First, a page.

2013 BMW X1 xDrive28i review:

Crossover? Wagon? The X1 is both, and it's great

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Starting at $32,350
  • Trim levels xDrive28i
  • Available Engine Gas
  • Body style SUV

Roadshow Editors' Rating

7.6 Overall
  • Cabin tech 7
  • Performance tech 8
  • Design 8

The Good The 2013 BMW X1 xDrive28i features a responsive engine with multiple drive modes and fantastic steering and handling when equipped with the M Sport package. A control knob, voice command, and customizable shortcuts allow drivers to interact with the infotainment system however they like.

The Bad The X1's infotainment system takes some getting used to and can be confusing to navigate. Not many driver aid options and technologies are available.

The Bottom Line It's not a driver aid powerhouse, but the 2013 BMW xDrive28i with the M Sport package is a driver's car with great handling and a spartan yet premium feel.

BMW has attempted to sidestep the dreaded "W word" in marketing and designing the 2013 X1 xDrive28i that recently rolled into the Car Tech garage, but have no qualms about it, the X1 is a wagon. Granted, it's a tall wagon that perhaps skirts the lower boundaries of what could be considered a crossover, but, even with the slightly increased ground clearance of a crossover, everyone who approached me about the X1 while I was out for a spin referred to the vehicle as a big blue wagon. So, I'll be referring to it as a wagon for the duration of this review, BMW's nomenclature be damned.

There are advantages, of course, to the X1's straddling of the wagon-crossover divide. The higher-than-your-average-wagon seating position gives a more commanding view of the road. And the taller roofline of the hatchback form lends increased headroom to the 40/20/40-split rear bench seats, which fold flat to open up a rather spacious storage area. You won't be able to help your friend move a couch with the X1, but it may be possible to fit a few pieces of flat-packed IKEA furniture behind the front seats.

Its smallish footprint makes the vehicle easy to place in the center of San Francisco's narrow lanes and miniature street-side parking spaces. The X1's open greenhouse offers darn good 360-degree visibility, but our vehicle was also equipped with a Driver Assistance Package that adds a rearview camera with dynamic trajectory lines on the dashboard display that move with the steering wheel. This package also adds a Park Distance Control system that places sonar distance sensors on the front and rear bumpers that notify the driver with audible beeps that increase in intensity as the vehicle approaches an obstruction and a sort of visual-proximity heat map that is displayed on the dashboard display.

Performance and handling
The first thing that I noticed on my first trip in the BMW X1 was the heavy steering wheel. Most cars that come through the Car Tech garage have light, boosted power steering, but the X1's steering is weighty and heavy like a sports car's. The effect was quite surprising as I got used to the weight in the tight confines of the parking garage, but by the time I hit the highway I was totally at one with the X1's steering. By the time I reached my favorite twisty back road, the steering wheel felt like an extension of my arms.

BMW says that it builds the Ultimate Driving Machine and, while the X1 may not quite live up to that lofty claim, the automaker has nailed it with this wagon's steering. There's just the right amount of steering effort, road feel, and responsiveness.

When equipped with the M Sport package, the X1's steering offers great weight and feedback. Josh Miller/CNET

Our X1 xDrive28i was equipped with a $3,000 M Sport package that adds 18-inch, lightweight M wheels shod in performance run-flat tires, a sport suspension, sport seats, an aerodynamic kit, and a higher top-speed limiter. The X1 wouldn't be my first choice for an autocross event, but the vehicle is happy to plant itself and hustle around a sweeping bend and doesn't complain when you toss it back and forth on a snaking mountain road. The package's Performance Control system is a sort of torque-vectoring system that helps the X1 to round those bends. The M Sport option also adds a number of sport styling tweaks to the interior and exterior that don't really help with performance, but help the X1 look the part.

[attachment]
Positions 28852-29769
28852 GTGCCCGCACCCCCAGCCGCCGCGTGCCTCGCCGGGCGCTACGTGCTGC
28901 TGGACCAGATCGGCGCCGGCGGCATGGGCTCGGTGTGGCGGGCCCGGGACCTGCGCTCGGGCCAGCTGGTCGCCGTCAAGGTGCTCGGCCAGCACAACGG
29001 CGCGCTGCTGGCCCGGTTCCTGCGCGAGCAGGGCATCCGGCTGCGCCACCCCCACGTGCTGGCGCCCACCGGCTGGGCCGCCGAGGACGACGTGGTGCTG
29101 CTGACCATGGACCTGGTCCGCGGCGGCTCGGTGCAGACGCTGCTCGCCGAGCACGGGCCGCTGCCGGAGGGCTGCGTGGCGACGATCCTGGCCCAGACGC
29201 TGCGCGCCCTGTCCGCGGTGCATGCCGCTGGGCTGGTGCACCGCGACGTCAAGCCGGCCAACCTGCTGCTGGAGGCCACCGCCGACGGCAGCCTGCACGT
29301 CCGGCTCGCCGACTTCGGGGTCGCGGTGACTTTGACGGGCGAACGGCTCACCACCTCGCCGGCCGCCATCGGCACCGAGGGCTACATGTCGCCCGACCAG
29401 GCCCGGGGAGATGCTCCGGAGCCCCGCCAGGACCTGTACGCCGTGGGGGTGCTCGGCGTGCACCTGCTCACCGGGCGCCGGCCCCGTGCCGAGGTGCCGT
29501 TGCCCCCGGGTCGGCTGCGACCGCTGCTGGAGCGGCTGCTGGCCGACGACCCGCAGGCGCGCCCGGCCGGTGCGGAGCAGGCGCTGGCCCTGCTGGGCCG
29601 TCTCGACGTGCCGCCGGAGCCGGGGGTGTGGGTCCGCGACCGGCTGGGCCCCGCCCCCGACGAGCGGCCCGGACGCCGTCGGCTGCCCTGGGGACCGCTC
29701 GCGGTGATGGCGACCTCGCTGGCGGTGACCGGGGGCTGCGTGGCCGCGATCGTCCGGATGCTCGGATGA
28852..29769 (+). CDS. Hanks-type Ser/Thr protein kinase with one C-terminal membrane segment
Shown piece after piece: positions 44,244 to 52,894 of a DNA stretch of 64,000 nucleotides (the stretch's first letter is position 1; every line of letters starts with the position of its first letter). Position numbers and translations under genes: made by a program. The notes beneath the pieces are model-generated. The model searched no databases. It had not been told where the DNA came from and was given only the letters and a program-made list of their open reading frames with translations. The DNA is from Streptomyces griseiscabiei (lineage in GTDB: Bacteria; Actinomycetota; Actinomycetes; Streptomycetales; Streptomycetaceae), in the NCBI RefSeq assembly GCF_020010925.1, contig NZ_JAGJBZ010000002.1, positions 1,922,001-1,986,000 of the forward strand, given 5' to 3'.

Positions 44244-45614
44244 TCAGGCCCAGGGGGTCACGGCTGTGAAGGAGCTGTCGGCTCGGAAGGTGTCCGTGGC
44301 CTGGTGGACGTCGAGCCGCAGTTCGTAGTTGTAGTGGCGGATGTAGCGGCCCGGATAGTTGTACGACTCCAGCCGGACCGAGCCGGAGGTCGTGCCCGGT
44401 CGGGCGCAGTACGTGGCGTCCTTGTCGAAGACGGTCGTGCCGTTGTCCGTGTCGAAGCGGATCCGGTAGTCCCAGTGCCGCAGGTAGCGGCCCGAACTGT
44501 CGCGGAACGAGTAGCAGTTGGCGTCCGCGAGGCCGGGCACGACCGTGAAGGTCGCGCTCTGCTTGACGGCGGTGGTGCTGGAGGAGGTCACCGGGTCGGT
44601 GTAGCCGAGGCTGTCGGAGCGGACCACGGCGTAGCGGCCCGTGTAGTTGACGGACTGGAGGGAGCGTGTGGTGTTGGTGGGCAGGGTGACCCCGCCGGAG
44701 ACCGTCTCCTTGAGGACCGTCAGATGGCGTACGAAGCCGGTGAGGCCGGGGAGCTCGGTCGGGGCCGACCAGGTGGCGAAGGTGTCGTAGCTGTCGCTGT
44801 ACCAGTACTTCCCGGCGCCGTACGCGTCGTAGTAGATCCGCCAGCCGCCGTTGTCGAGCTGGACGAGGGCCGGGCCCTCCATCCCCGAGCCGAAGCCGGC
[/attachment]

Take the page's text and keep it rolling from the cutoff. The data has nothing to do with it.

Under the hood is a 2-liter, four-cylinder engine that is force-fed air via a twin-scroll turbocharger. Direct-injection technology and variable valve timing conspire to convert the air-fuel charge into 240 horsepower and 260 pound-feet of mechanical torque. The torque curve feels flat and linear, is easy to predict, and inspires confidence. The engine and exhaust notes at full bore are, on the other hand, rather uninspiring, but the grins this engine can induce more than make up for it.

That torque passes through an eight-speed automatic transmission on the way to the wheels. The gearbox features Sport, Manual, Normal, and Eco Pro modes. As an xDrive model, our X1 was equipped with BMW's all-wheel-drive system. Because the X1 is based on a rear-wheel-drive platform, its all-wheel-drive system uses a rear bias that sends most of the torque to the rear wheels, but can shuffle power to the front on demand.

The TwinPower Turbo engine's torque curve is linear and predictable. Josh Miller/CNET

The X1 features an auto start-stop function that stops the engine when the car is stopped at, for example, a traffic light, to save fuel that is normally wasted when idling. When you remove your foot from the brake pedal, the engine cranks back up in anticipation of your tapping the gas. While the restart is relatively smooth, it is far from seamless and may annoy some drivers. The auto start-stop system can be disabled with the touch of a button, but during our testing the system reset to a default "on" state at the beginning of every trip.

Fuel economy is estimated at 22 city and 33 highway mpg by the EPA, with a combined average of 26 mpg. Extended trips to the top of the tachometer in the X1's Sport mode kept the trip computer's average near the bottom of that range. This wagon is just too fun.

Cabin comfort where it counts
Take a moment to slow down and look around the X1's cabin and you'll find that BMW didn't cheap out on the wagon's cabin. It's not that the dashboard is ultra-luxe -- the cabin is, on the whole, remarkably understated -- but the plastic, leather, and metal have a high-quality look and feel and a nice variety of textures and colors. The steering wheel is remarkably restrained, with only eight buttons on its face. The instrumentation is simple, yet effective, with two large gauges for the speedometer and tachometer and not much else. I love it.

The X1's cabin is simple, with few buttons and knobs, yet still has a premium feel. Josh Miller/CNET

Our X1 was equipped with a Technology package that upgrades the standard Bluetooth hands-free system with audio streaming, and adds Voice Command, USB/iPod connectivity, and a hard-drive-based navigation system. The navigation makes use of traffic data and features 3D buildings on the maps. A BMW ConnectedDrive system makes use of your phone's Bluetooth data connection to search the Web for navigational points of interest that may not be present in the built-in POI database.